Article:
Did you think we were going to say the best yogurt for diabetics is the kind with no sugar added? Well, you were right. No added sugar is number one on the hit parade. Another way to say it is the worst yogurt for diabetics has the most added sugar.
Added Sugar: No
In future, we’ll be seeing labels showing the grams of added sugar. It’s already scheduled. But until then, experts suggest looking for fewer than 20 grams of carbohydrates per serving.
And see if you can catch it on the label – brown rice syrup, honey, fruit juice. Or did they just come right out and call it sugar?
If the yogurt is just too plain, try berries, or maybe shredded apples and cinnamon, for sweetness.
So with that out of the way, now what? It turns out there’s more to yogurt than you might think.
Probiotics can actually help stabilize blood sugar. Researchers conducted a meta-analysis of studies to look into the effect of probiotics on glucose levels. They found a correlation between probiotics and reductions of fasting plasma glucose, fasting plasma insulin, and insulin resistance.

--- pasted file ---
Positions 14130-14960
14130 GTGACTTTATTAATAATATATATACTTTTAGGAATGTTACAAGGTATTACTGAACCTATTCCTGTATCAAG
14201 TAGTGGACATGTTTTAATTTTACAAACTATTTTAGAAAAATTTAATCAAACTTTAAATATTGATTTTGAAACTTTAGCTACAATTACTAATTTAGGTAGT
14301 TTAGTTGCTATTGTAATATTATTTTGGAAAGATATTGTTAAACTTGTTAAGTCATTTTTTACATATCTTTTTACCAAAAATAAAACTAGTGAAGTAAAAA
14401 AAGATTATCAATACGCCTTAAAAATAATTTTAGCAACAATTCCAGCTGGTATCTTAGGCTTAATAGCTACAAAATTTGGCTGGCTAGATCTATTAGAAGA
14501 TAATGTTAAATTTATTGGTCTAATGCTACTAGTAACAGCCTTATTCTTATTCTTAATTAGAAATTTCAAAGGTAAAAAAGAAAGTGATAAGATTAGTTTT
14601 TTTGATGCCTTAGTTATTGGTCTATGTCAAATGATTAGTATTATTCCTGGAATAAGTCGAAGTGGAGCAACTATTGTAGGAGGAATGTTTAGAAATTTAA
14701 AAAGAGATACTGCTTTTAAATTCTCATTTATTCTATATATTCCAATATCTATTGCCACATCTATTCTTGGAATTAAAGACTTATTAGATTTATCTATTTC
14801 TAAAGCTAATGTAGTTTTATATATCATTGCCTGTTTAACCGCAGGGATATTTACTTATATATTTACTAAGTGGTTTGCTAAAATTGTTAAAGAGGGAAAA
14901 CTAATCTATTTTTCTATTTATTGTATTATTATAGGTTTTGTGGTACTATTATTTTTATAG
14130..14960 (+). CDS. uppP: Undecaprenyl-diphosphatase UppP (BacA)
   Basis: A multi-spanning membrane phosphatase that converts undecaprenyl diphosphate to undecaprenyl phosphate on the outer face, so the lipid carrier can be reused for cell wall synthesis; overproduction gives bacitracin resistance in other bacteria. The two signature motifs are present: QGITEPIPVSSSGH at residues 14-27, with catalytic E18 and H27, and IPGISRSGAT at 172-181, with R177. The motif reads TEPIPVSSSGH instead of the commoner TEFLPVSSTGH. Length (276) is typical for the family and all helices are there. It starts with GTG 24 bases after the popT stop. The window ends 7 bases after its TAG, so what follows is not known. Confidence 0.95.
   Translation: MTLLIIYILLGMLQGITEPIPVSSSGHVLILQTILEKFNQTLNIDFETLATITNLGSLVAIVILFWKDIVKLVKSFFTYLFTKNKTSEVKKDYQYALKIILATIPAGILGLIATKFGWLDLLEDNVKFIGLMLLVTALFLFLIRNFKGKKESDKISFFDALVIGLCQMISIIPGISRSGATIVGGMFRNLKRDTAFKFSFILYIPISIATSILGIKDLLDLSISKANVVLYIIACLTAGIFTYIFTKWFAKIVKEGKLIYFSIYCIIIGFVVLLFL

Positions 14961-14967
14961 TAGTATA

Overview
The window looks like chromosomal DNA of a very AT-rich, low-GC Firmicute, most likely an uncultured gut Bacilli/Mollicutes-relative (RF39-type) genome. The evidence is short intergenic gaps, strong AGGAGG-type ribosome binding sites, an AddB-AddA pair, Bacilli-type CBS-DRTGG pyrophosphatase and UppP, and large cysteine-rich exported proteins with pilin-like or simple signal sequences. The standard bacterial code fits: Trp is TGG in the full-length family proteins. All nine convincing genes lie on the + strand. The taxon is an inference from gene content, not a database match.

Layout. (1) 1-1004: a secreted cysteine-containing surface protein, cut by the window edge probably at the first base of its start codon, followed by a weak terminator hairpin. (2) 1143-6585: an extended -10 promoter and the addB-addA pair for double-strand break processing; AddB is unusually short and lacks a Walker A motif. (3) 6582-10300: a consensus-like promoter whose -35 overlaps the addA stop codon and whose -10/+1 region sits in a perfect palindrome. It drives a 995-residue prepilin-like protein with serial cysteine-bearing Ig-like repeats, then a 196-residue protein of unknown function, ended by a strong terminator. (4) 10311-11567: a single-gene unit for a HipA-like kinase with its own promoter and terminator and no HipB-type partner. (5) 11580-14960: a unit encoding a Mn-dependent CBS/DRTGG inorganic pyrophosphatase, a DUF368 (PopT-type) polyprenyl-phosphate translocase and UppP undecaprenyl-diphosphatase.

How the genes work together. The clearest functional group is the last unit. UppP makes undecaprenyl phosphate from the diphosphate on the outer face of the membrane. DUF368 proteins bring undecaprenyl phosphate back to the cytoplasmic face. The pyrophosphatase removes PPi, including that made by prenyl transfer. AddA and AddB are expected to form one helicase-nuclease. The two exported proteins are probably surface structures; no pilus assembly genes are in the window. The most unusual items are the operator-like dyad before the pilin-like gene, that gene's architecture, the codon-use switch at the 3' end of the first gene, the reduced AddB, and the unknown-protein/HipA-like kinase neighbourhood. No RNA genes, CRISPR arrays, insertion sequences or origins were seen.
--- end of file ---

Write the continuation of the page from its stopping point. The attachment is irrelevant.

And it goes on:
So what you’re looking for on the yogurt carton is a phrase like “live and active cultures.” In fact you may see the National Yogurt Association’s (NYA) “Live and Active Cultures” seal. It means the manufacturer has demonstrated a certain number of live cultures to the NYA.
Protein is good for everybody. We need enough, but not too much. But it contributes to the best yogurt for diabetics in particular. According to a 2014 study, protein can blunt the blood sugar spike after eating.
The best yogurts for protein are Greek and Icelandic yogurts. They’re made by straining out much of the whey, so the protein becomes very concentrated. If you don’t like the consistency, you might like it whipped.
To recap: Probiotics – yes. Protein – yes. Added sugar – no. Put them all together, and you’ll have the best yogurt for diabetics.